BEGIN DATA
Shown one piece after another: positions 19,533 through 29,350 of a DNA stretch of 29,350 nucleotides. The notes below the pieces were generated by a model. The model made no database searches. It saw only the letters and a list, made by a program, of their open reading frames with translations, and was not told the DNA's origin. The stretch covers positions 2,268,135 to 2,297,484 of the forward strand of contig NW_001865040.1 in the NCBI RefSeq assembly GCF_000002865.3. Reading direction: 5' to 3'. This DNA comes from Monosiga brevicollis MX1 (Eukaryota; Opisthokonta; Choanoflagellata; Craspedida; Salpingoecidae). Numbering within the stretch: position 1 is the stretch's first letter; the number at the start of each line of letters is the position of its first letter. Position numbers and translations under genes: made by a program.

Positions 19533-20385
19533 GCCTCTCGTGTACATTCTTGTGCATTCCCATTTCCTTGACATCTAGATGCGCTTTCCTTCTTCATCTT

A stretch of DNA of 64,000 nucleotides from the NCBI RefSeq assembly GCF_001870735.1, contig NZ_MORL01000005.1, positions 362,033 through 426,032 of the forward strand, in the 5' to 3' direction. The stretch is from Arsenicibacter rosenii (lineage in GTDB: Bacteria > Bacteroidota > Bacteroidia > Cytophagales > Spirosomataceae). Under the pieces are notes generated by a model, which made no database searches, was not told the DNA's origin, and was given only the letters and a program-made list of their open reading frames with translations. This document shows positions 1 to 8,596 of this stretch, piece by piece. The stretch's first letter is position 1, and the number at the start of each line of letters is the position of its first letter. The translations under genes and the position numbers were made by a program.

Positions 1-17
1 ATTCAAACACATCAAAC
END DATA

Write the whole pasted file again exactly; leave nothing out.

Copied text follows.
Shown one piece after another: positions 19,533 through 29,350 of a DNA stretch of 29,350 nucleotides. The notes below the pieces were generated by a model. The model made no database searches. It saw only the letters and a list, made by a program, of their open reading frames with translations, and was not told the DNA's origin. The stretch covers positions 2,268,135 to 2,297,484 of the forward strand of contig NW_001865040.1 in the NCBI RefSeq assembly GCF_000002865.3. Reading direction: 5' to 3'. This DNA comes from Monosiga brevicollis MX1 (Eukaryota; Opisthokonta; Choanoflagellata; Craspedida; Salpingoecidae). Numbering within the stretch: position 1 is the stretch's first letter; the number at the start of each line of letters is the position of its first letter. Position numbers and translations under genes: made by a program.

Positions 19533-20385
19533 GCCTCTCGTGTACATTCTTGTGCATTCCCATTTCCTTGACATCTAGATGCGCTTTCCTTCTTCATCTT

A stretch of DNA of 64,000 nucleotides from the NCBI RefSeq assembly GCF_001870735.1, contig NZ_MORL01000005.1, positions 362,033 through 426,032 of the forward strand, in the 5' to 3' direction. The stretch is from Arsenicibacter rosenii (lineage in GTDB: Bacteria > Bacteroidota > Bacteroidia > Cytophagales > Spirosomataceae). Under the pieces are notes generated by a model, which made no database searches, was not told the DNA's origin, and was given only the letters and a program-made list of their open reading frames with translations. This document shows positions 1 to 8,596 of this stretch, piece by piece. The stretch's first letter is position 1, and the number at the start of each line of letters is the position of its first letter. The translations under genes and the position numbers were made by a program.

Positions 1-17
1 ATTCAAACACATCAAAC